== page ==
(I had been 5'8 and 117 lbs before my weight gain due to medication.)
She went on and on about how so few models were working lately, and how horrible the modeling business was, etc., etc.
I never went back nor called and she never called me.
Aren't agents supposed to try and get you work?
They just told us to call in every once in a while, or drop in to see the bulletin board.
I really hope they close down or that someone becomes aware of how poorly the office is run.
Next, I signed with OTG. They have done NOTHING for me. Everything they offer is promotional. OTG is a scam. That's not to say that some people don't get work...
After all that I was frustrated and close to crying.
OTM came to Milwaukee and I signed with them. They said we could get jobs while waiting for our comp cards or photo shoot.
They told us that they highly recommended using their photographer, and only took our picture for their file if we signed with theirs.
I had pics but they made it sound like it was a bad idea.
When the people who wanted their own photographers left the room, we were told that none of them would probably get any work.
I had the photo shoot in July. There were just two of us on that day at that time.
The makeup artist/hair artist/clothes stylist GEMMA or JEMMA brought along her boyfriend, and all they did was make out, and sit all over each other, usually in the other room's bed.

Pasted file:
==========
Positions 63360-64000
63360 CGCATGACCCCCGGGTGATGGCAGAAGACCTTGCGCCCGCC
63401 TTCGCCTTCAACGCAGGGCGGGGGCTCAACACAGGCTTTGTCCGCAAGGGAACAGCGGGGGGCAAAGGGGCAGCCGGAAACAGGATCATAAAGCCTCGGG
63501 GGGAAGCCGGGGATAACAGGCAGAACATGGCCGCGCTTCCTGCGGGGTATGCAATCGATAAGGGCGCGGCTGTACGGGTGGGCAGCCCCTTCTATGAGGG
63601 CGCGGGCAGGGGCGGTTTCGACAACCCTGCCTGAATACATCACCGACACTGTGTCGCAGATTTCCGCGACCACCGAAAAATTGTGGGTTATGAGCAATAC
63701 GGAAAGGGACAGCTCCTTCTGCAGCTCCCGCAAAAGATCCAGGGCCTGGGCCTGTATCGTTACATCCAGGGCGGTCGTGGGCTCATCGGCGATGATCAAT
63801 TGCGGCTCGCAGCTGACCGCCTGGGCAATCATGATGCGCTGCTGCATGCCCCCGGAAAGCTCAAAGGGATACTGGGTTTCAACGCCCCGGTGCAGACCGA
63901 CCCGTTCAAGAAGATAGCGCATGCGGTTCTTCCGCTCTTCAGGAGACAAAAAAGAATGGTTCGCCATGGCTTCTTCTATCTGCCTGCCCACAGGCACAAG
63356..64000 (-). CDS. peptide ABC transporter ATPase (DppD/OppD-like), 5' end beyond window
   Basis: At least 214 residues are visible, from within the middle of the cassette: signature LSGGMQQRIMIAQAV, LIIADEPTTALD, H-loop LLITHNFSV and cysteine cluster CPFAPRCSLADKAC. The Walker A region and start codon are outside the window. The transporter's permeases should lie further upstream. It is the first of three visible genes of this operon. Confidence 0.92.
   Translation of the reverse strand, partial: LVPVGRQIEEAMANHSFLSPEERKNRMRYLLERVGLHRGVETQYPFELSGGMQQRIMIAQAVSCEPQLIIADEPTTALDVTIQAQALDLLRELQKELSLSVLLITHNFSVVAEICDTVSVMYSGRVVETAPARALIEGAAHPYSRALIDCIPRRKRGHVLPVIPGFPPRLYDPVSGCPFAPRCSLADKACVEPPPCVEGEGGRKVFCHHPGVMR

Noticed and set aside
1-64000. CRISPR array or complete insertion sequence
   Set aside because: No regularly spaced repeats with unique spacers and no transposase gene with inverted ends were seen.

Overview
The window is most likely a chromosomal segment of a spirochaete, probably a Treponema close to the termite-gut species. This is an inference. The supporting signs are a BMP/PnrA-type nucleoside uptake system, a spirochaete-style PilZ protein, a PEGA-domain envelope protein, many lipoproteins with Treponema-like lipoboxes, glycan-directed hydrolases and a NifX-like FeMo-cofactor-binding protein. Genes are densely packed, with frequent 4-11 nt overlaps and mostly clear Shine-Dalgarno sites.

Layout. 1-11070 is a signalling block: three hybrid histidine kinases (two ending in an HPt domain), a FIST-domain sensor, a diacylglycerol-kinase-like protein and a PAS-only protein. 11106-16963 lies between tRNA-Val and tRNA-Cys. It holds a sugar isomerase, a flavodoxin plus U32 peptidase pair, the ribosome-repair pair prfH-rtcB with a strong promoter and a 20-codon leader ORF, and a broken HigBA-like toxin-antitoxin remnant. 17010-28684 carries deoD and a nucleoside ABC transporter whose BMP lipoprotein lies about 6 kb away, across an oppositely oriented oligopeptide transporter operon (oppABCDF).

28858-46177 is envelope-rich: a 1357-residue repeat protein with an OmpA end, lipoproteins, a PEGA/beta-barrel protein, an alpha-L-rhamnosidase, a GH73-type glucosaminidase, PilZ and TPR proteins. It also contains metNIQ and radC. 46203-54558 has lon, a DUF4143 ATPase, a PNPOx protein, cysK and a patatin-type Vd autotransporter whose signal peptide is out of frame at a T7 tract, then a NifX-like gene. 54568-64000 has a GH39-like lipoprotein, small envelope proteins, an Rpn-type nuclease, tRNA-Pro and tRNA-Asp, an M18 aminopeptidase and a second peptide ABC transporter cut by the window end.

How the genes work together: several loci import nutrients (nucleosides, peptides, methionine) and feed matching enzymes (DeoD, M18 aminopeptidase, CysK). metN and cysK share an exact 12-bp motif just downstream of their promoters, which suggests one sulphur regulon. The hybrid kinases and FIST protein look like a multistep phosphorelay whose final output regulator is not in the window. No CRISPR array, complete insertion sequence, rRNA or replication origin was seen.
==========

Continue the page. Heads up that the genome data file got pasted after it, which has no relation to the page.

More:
I thought our looks were supposed to be different, but she kept picking out pink for me.
My last outfit I liked (I PICKED IT OUT), and she did a really nice makeup job, but the atmosphere was soooo unprofessional.
They were talking about models and photographers... it's now the end of August, and we are supposed to receive mail about when they come to show us our picture slides in August.
I am wondering if I should call them?
And when they finally come, should I tell the agents how the photo situation was, and express my concerns over jobs and the comp cards?
Should I have my comp cards done somewhere else?
Two more things... I was considering going to Chicago and visiting agencies all day, but usually agencies want you to mail them pics, etc.
Will they even allow walk-ins?
Face National Models and Talent is going to be here this week. I believe and I was planning on going and seeing what happens with the pledge of giving them NO money.
Please feel free to edit my email to post it as you wish or separate it for different sections, etc., etc.
P.S. Can you recommend a place near to Milwaukee, somewhere in WI, or Chicago? I don't want to shell out any more money I don't have for nothing.
There are some people who might say you have been the victim of four modeling scams —and almost five!
Have you read the complaints about John Casablancas Modeling School, MTM, OTM, OTG, and Face National Models and Talent?
Yes, you are right, agents are supposed to find you work.